But for Lea and Eddy Counties in New Mexico, where 65+% of all the rigs in the Permian Basin have been running for 18 months now, around the clock, the Permian would be looking like the Bakken did in 2019. Puny. Across the fence, in Texas, HZ tight oil production is already declining.
This IS the heart of the Permian Basin, Lea and Eddy Counties. So, whazzup with this big blank spot, above, flat in the middle of primo Wolfcamp and Bone Spring country?
In the interest of better foreign relations with Western Europe, the United Kingdom, Canada, Asia and South America, all of whom are importing the snot out light, tight oil from the Permian Basin, I think it's important to explain...before there is an international incident over the matter. If my calculations are right there could be 5,900 more Wolfcamp wells drilled in this circle with the big fat question mark in it and at least that many more Bone Springs wells in numerous benches. That's a lot of grease going to waste. Or I should say, a lot of gas going to waste.
Well, this area is known as the Carlsbad Potash District. It contains almost 485,000 acres of land and 80% of that is controlled by the BLM. Oil and gas development can occur in the Carlsbad Potash District but there are, obviously, problems drilling wells into all these abandoned potash mines.
Before you get all bent out of shape about this and ask how in the hell is stinking potash more important that 44 degree API oil and flared gas with enough H2S in it to kill every jackrabbit within four miles... potash IS very important stuff. To the BLM, it's actually more important than Wolfcamp oil and every oil and gas lease request in this district is heavily scrutinized, and ultimately rejected.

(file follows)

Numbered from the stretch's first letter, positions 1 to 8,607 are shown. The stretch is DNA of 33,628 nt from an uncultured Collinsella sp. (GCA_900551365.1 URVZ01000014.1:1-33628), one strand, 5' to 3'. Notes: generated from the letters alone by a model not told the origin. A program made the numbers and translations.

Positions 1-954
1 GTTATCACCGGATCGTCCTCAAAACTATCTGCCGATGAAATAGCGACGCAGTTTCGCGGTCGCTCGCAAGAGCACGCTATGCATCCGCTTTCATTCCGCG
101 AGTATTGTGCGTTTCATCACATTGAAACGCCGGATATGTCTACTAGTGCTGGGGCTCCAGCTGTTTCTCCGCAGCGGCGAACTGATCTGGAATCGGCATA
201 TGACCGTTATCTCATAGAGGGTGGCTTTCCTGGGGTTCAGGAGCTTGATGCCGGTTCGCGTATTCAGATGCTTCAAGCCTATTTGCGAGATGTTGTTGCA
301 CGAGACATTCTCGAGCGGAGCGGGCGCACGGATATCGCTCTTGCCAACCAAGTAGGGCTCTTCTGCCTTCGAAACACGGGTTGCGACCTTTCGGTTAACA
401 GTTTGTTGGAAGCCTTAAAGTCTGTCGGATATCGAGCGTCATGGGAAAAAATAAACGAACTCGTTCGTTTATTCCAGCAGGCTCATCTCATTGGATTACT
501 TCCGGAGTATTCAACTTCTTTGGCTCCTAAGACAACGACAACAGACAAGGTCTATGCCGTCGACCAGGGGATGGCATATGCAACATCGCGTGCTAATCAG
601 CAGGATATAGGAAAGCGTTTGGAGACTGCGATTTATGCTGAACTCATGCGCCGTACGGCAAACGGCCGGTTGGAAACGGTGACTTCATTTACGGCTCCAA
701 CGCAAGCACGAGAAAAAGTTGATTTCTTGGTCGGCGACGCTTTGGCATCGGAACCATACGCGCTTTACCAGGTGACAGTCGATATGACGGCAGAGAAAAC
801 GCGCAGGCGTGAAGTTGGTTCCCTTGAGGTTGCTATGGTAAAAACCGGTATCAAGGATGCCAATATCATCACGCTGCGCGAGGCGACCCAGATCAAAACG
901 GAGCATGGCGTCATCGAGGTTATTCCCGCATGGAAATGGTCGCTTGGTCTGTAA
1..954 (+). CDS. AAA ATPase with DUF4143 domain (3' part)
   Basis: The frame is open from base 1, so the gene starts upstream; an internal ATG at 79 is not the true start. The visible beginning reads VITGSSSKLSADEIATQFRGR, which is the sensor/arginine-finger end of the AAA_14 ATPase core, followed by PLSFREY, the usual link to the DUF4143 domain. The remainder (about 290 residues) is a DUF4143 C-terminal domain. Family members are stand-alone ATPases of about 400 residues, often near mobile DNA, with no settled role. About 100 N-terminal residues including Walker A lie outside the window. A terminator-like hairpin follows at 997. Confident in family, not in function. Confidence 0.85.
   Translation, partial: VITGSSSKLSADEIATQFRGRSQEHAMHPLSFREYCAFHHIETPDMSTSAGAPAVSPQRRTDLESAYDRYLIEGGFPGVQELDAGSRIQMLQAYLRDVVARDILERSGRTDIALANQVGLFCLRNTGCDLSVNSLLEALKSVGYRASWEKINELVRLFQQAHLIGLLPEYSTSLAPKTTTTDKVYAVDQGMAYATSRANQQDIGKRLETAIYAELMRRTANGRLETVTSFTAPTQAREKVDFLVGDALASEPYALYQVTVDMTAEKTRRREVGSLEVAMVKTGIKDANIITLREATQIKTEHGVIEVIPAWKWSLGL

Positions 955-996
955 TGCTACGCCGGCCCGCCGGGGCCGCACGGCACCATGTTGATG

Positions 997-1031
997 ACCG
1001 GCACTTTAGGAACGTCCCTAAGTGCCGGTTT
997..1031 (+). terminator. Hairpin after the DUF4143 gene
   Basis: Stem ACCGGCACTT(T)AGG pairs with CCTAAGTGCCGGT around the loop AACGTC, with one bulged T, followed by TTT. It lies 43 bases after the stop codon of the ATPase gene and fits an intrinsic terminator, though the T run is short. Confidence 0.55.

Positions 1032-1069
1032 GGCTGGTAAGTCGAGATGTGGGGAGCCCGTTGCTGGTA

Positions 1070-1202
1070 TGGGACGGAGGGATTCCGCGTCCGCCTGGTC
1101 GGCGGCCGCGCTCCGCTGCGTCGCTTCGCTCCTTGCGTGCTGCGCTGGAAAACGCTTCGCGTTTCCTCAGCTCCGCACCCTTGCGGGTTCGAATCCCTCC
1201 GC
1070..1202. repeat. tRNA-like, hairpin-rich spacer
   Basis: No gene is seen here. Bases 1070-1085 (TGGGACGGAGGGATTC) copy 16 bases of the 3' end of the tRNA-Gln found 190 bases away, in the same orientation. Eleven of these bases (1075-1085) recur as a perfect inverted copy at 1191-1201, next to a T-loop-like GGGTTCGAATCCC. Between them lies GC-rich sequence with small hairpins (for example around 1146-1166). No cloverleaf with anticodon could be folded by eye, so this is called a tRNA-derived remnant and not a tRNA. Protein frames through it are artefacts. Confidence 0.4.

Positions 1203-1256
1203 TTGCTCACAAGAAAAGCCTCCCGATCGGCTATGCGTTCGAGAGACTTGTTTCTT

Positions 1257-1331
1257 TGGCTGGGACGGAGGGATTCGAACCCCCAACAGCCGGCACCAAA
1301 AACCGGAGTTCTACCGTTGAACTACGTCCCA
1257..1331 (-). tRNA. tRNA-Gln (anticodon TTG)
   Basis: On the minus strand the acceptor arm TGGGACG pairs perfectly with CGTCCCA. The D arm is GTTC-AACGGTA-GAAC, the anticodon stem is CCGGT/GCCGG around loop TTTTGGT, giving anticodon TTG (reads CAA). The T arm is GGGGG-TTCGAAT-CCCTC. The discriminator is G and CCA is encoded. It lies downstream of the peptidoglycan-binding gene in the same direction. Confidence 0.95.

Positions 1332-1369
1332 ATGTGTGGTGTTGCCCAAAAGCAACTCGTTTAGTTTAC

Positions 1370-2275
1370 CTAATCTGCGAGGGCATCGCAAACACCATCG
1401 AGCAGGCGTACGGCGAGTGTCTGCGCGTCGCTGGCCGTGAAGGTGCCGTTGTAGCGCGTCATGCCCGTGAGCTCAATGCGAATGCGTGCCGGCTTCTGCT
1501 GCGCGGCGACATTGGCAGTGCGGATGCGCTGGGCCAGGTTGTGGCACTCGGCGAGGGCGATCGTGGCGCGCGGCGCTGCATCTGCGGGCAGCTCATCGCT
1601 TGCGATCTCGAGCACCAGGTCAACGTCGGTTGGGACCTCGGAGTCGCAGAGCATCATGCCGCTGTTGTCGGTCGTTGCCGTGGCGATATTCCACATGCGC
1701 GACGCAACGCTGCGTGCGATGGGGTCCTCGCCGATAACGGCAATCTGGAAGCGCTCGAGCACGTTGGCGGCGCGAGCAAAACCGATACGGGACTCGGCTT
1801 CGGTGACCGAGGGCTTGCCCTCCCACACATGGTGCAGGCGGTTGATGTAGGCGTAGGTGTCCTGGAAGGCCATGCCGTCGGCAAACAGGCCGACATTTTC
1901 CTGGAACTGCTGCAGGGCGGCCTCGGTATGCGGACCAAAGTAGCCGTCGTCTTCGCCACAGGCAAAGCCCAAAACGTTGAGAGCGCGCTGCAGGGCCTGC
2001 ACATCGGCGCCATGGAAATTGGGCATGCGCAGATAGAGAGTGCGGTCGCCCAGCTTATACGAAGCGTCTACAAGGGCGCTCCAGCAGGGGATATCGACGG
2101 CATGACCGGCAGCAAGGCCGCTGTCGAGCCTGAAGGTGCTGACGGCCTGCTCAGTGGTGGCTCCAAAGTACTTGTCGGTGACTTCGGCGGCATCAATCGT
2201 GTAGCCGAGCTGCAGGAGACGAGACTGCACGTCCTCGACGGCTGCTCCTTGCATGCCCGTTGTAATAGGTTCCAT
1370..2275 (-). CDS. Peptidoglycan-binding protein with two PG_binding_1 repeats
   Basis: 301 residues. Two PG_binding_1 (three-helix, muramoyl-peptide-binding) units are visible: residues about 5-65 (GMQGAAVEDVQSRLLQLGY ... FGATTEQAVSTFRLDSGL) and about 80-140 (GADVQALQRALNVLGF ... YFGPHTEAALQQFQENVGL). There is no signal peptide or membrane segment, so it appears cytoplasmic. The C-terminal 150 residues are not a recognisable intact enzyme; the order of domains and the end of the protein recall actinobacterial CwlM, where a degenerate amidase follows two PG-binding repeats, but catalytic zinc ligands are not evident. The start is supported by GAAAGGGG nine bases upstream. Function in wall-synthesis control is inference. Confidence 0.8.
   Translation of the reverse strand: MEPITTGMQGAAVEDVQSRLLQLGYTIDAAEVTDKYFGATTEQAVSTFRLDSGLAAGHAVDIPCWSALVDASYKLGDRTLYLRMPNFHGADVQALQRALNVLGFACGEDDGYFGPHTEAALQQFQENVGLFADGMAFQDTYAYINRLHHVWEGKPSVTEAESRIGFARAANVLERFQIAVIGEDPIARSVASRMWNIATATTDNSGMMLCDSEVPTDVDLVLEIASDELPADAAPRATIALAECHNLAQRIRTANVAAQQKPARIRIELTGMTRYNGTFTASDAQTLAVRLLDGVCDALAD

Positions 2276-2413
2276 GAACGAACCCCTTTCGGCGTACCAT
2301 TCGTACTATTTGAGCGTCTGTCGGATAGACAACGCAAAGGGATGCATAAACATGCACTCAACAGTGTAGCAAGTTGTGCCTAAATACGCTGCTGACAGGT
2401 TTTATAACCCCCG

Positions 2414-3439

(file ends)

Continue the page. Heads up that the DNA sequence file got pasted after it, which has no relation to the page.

Potash has lots of potassium in it, sorta like bananas, and it's vital to fertilizers and the growing of food and the raising of beef, etc. It makes KCL, which any oilfield hand worth spit knows about, is a key component in aluminum recycling, helps melt ice, makes steel harder, soap more bubbly, dogs healthier, cement better, paints brighter, bones stronger and....by God, even helps to make beer. So, that's that. Potash is important !
And the Carlsbad area has been known for its potash mining since the 1920's. Below is a VERY cool little video of the history of potash mining in the Permian Basin.
By the way, some old potash mines in Lea County contained the purest form of the mineral the world has ever known. New Mexico employs a little south of 1,ooo hands in the potash industry and it is a $750MM a year industry in Eddy County alone.
Potash mining in New Mexico
The entire region east of Carlsbad is laced with mines like the one you see above. It makes drilling through the stuff difficult as you are always losing returns right below conductor pipe that cottonseed hulls and other LCM can't seem to stop. A big horse outfit like Exxon could air drill these caverns to get their holes made, but then getting cement returns to surface is a bitch. Halliburton would love this stuff, but the Oil Conservation Commission in New Mexico, or whomever regulates oil, gas and water out there, likes to see cement to surface.
That big dense wad of wells to the far east, by the way, is south of Hobbs, on the Central Platform, and mostly shallow San Andreas wells.
Too bad this big blank hole in the middle of Wolfcamp country is not in Texas. The Texas Railroad Commission lets the tight oil sector do whatever the hell it wants. This big hole in the Wolfcamp would NOT exist in Texas. We are on a Mission From God down here, in Texas, yes sireee.
In Texas we send valuable groundwater sources TO New Mexico for frac source water, then we take the produced water back and inject here in Texas, so New Mexico doesn't have to, there. New Mexicans are actually concerned about running out of water, if you can imagine that ! and they don't seem to like earthquakes either. Weenies. In Texas we don't worry about any that crap; we'll keep cramming produced water into whatever zone will take it in the Permian and if Texas cracks in half along I-20 its no big deal.
New Mexico potash mine east of Carlsbad.